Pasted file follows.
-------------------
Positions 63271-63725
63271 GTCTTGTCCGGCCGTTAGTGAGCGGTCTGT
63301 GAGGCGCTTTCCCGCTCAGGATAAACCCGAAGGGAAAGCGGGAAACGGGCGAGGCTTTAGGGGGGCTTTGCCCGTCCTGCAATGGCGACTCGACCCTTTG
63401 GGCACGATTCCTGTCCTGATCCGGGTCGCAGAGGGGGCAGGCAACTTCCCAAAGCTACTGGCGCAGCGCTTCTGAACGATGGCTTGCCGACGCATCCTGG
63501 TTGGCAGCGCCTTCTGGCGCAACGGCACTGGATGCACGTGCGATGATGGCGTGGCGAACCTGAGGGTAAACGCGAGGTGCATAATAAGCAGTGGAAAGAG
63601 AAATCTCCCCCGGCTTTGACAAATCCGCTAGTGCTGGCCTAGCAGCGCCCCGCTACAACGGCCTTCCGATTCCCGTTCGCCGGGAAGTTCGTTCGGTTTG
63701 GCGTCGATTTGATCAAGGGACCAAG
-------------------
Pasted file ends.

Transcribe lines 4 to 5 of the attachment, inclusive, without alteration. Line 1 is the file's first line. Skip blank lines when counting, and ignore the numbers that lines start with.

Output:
63401 GGCACGATTCCTGTCCTGATCCGGGTCGCAGAGGGGGCAGGCAACTTCCCAAAGCTACTGGCGCAGCGCTTCTGAACGATGGCTTGCCGACGCATCCTGG
63501 TTGGCAGCGCCTTCTGGCGCAACGGCACTGGATGCACGTGCGATGATGGCGTGGCGAACCTGAGGGTAAACGCGAGGTGCATAATAAGCAGTGGAAAGAG